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The Coathangers – live review

The Coathangers live at ‘The Latest Bar’, Brighton 24 April 2019. Review by Tony Rounce

It’s been a long time since the Coathangers came together in Atlanta, Georgia – 12 years, to be exact. In that time they have maintained unchanging membership – discounting the loss of keyboard player Candice Jones in 2013, at which point they became a trio.  And it’s as a trio that they have returned to wreak powerful musical havoc on the UK, for an overdue and very welcome series of shows all over the country.

If you don’t know the Coathangers’ music, it’s certainly time you got to know.  Should you be looking for comparisons (loath as I am to make them) I would say maybe the Runaways meet Kate Nash meets the Plasmatics, or thereabouts. The band is very much in its prime, and a tour-opening show at Brighton’s ‘The Latest Music Bar’ on a chilly late April evening demonstrated that, as loud women go, they are profoundly as loud as LOUD gets!

For an hour and a quarter, the Coathangers played not so much to an appreciative audience, as at it.  Song after song came in waves, a relentless attack unencumbered by superfluous sonic effects and unnecessarily lengthy solos.

This is your archetypal power trio, with the emphasis entirely on ‘power’.  Very tall drummer Stephanie Luke/Rusty Coathanger doesn’t so much play as punish her kit, almost stabbing its skins with her sticks at times. Luke’s snarling ‘Lemmy-with-laryngitis’ vocal style and her perpetually whirling and twirling blonde hair as she knocks seven shades of you-know-what out of her kit makes her presence at the back of the stage impossible to ignore. This visually compelling woman could play with her back to you, and you would still find it hard to focus your attention away from her. She’s flanked on either side by equally tall guitarist-singer Julia Kugel-Montoya/Crook Kid Coathanger, possessor of a choppy, compelling playing style and a voice that alternates between winsome teen queen and howling banshee, and quietly confident pocket rocket Meredith Franco/Minnie Coathanger on bass, who offsets the larger-than-life stage presence of her two pals.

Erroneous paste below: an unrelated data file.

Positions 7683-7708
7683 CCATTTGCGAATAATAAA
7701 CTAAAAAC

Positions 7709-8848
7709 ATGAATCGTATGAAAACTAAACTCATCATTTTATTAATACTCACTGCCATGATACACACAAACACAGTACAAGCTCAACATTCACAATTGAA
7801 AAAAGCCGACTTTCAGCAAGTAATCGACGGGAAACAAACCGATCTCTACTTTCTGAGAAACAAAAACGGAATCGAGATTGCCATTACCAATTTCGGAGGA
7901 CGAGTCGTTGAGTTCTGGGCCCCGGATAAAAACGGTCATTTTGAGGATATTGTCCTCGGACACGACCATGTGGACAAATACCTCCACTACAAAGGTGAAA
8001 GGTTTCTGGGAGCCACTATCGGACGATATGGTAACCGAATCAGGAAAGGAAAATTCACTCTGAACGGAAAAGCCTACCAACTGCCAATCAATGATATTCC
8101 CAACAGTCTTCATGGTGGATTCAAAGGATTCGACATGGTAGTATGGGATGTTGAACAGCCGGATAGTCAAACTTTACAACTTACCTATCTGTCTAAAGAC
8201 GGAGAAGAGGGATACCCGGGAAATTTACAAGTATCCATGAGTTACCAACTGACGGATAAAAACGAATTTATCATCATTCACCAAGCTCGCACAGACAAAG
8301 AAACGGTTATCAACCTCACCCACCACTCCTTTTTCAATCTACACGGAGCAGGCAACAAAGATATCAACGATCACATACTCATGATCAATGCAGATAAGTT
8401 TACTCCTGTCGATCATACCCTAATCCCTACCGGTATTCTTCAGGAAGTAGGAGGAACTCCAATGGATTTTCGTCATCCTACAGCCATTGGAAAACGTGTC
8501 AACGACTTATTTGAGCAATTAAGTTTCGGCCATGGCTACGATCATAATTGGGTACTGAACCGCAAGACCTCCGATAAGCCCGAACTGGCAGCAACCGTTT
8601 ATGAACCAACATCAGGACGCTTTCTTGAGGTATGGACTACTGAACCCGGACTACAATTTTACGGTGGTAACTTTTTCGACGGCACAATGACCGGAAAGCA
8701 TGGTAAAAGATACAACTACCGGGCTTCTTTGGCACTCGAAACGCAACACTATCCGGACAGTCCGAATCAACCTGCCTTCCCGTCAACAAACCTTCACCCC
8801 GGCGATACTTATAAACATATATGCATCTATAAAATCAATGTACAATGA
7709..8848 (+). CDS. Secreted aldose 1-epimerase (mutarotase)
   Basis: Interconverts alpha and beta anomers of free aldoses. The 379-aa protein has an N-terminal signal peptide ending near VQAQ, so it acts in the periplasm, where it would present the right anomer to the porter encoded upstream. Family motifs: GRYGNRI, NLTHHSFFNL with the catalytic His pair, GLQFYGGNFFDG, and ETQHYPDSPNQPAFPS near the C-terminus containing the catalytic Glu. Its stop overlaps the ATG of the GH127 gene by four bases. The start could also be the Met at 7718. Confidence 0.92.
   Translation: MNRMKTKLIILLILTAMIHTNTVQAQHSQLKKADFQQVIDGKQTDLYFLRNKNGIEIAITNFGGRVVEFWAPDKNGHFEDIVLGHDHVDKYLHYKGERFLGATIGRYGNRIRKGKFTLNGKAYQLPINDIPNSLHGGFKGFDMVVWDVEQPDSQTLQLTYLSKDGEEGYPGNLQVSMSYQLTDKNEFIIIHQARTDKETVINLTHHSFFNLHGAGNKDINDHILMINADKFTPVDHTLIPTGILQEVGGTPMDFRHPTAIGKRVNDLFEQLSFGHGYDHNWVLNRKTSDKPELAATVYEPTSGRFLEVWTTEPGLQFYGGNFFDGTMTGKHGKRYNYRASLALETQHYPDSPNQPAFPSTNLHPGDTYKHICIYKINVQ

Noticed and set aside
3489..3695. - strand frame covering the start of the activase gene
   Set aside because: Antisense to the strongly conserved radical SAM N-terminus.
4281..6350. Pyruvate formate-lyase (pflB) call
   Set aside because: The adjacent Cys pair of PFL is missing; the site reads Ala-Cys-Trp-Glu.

Unfortunately someone else got to the set list before I did, so I can’t present you with detailed analysis of what was played and in what order – but, from memory and a quick skim through the CD prior to writing this, the 20-plus song set (with encores!) included just about and probably all of their recently released seventh album The Devil You Know plus a generous helping of their extensive back catalogue – all performed at beyond-maximum volume, and with unrelenting cheerful aggression. Between-song chatter was kept to a minimum in order to cram as much music in as possible.  Given that we don’t get to see the Coathangers every week, it was a social nicety worth sacrificing.

There was a point, roughly halfway through the set, when the trio played a blistering ‘F*** The NRA’ off the new album to a tumultuous response – and suddenly everything seemed to shift up a gear or two, and become even more exciting than it already was. As the set moved towards its conclusion the three women began a round of musical chairs with first Luke strapping on Kugel-Montoya’s guitar and taking over Blanco’s mic while K-M manned the drumkit and sang. She reclaimed her guitar and Bianco moved behind the drums for yet more outrageously loud fun and frolic.   The evening ended with a well-lubricated K-M (who had been keeping her voice oiled with a by-then-fairly empty bottle of Jack Daniel’s) audaciously asking if anyone had any marijuana they would like to share with her (I would like to think she found a volunteer…) and a rapid disappearance into the dressing room that nobody really was ready to see. They had worked hard for their money.  I doubt if anyone present felt short changed, especially when the undercard also included never less than brilliant local heroes, ARXX.

The Coathangers are touring the EU this month. By the time you read it they will likely as not be on the continent, which means you may well have missed them.  If you can’t catch this phenomenal band this time, do yourself a favour – go and buy/stream the new album and as much of their catalogue as you can find, and learn all the songs in readiness for their next tour.

You’ll be sorry if you don’t.

Find The Coathangers on Facebook | web

review: The Coathangers – Parasite

a2728717029_16review by Kate Whaite